1936 Madison Square Garden speech

The 1936 Madison Square Garden speech was a speech given by U.S. President Franklin D. Roosevelt on October 31, 1936, three days before that year's presidential election. In the speech, Roosevelt pledged to continue the New Deal and criticized those who, in his view, were putting personal gain and politics over national economic recovery from the Great Depression. The speech was Roosevelt's last campaign speech before the election.

American Athletic Conference Men's Basketball Tournament

The American Athletic Conference Men's Basketball Tournament (sometimes known simply as The American Championship) is the conference tournament in basketball for the American Athletic Conference. It is a single-elimination tournament that involves all league schools (12 with the addition of Wichita State for the 2017–18 season). Its seeding is based on regular season records. The winner receives the conference's automatic bid to the NCAA men's basketball tournament, however the official conference championship is awarded to the team or teams with the best regular season record.

The creation of the conference tournament was a product of the split of the original Big East Conference. While The American is the legal successor to the old Big East, it gave up the rights to the long-standing conference tournament at Madison Square Garden in New York City to the new Big East. As a result, the 2014 tournament was numbered as the first tournament for the conference.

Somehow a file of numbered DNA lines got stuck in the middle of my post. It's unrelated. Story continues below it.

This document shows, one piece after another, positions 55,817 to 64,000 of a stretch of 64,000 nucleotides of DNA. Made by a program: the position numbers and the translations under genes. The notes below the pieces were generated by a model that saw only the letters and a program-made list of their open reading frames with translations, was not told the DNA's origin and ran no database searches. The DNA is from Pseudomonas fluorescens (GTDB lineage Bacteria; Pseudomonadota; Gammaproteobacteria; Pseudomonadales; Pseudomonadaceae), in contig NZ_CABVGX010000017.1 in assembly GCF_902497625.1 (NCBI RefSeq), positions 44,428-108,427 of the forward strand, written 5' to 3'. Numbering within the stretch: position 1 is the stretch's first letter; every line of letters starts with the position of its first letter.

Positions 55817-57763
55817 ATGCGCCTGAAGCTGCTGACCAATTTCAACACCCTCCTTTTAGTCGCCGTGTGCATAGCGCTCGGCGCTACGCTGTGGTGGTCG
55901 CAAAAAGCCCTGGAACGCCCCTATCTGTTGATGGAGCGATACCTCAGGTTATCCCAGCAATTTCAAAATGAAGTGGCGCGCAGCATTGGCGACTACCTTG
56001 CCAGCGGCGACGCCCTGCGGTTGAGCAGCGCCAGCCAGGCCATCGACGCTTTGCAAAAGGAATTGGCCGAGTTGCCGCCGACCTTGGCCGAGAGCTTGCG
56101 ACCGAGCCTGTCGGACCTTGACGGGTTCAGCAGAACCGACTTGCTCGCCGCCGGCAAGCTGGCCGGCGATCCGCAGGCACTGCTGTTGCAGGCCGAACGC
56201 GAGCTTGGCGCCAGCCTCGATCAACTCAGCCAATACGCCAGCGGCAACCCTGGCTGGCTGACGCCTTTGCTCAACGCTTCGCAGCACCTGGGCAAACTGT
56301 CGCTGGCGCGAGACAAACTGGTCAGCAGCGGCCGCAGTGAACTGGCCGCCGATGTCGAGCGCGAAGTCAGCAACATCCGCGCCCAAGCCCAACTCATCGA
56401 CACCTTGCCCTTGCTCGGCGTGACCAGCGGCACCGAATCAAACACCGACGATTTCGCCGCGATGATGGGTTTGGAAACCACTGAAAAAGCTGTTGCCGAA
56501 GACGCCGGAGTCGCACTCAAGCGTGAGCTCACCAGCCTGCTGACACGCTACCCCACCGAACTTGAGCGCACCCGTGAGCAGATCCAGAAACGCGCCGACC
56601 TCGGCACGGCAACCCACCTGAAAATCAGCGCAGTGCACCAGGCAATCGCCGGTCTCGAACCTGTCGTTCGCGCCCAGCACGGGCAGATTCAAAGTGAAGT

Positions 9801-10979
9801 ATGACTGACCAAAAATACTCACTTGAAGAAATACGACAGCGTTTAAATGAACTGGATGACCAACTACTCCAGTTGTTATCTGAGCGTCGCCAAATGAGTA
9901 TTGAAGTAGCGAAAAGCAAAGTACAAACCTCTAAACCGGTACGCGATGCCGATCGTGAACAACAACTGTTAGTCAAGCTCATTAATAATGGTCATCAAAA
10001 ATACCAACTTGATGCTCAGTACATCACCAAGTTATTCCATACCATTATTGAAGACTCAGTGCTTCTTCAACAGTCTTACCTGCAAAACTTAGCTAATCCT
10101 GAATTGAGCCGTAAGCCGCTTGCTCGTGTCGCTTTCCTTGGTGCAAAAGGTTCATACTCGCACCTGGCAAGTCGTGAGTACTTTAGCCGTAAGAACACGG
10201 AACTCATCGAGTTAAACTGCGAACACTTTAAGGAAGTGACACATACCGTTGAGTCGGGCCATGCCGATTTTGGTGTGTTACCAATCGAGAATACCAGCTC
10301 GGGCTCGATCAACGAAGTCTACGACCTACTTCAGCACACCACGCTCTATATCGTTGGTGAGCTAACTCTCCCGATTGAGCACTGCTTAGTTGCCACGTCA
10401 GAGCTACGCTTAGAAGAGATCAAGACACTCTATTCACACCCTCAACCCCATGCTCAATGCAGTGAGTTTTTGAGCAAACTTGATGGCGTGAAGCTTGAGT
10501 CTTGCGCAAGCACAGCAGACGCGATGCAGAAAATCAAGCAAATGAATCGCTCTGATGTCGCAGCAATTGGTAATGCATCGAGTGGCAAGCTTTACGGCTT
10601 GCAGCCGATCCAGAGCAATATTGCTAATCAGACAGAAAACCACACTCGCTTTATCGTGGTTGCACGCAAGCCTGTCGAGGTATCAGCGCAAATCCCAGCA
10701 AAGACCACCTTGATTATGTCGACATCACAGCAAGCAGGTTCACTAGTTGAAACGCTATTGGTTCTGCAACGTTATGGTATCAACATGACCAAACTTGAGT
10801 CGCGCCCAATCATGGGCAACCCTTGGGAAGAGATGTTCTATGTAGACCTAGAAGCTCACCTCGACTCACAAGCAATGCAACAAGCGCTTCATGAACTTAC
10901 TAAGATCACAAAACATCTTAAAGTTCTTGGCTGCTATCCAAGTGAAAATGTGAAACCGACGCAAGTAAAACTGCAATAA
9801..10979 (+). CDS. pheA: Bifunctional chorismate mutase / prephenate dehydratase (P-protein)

As Recorded at Madison Square Garden

Elvis: As Recorded at Madison Square Garden is a live album by American singer and musician Elvis Presley, released in June 1972 by RCA Records. It peaked at No. 11 on the Top 200 US Billboard albums chart on August 26, 1972. Recorded at the Madison Square Garden arena in New York City on Saturday June 10, 1972, the concert, and the subsequent album, were promoted as being Presley's first live concerts in the Big Apple since the 1950s.

The album was certified Gold on August 4, 1972, Platinum on May 20, 1988, 2x Platinum on March 27, 1992 and 3x Platinum on July 15, 1999 by the RIAA. Along with Aloha from Hawaii: Via Satellite it ranked as the top 1970's RCA live album by Elvis Presley.

Big East Men's Basketball Tournament

The Big East Men's Basketball Tournament is the championship tournament of the Big East Conference in men's basketball. The winner receives the conference's automatic bid to the NCAA Men's Division I Basketball Championship. Since 1983, the tournament has been held in Madison Square Garden, New York City. As such, the tournament is the longest running conference tournament at any one site in all of college basketball.

In 2011, Connecticut, led by Kemba Walker, became the first and only team in the Big East Tournament to ever win five games in five consecutive days to win the championship.

The 2009 tournament featured a six-overtime game in the quarterfinals between the Connecticut Huskies and the Syracuse Orange, in which Syracuse prevailed, 127–117. The game, the second longest in NCAA history, started on the evening of March 12 and ended nearly four hours later in the early morning of March 13.Only three players have achieved repeat MVP honors: Georgetown's Patrick Ewing (1984–1985), Louisville's Peyton Siva (2012–2013), and Villanova’s Josh Hart (2015,2017).

As part of the deal in which the original Big East split into the "new" Big East and the American Athletic Conference, the "new" Big East retained the rights to the conference tournament. The “new” Big East extended their contract to host the tournament at Madison Square Garden through the 2025 season.

Elton 60 – Live at Madison Square Garden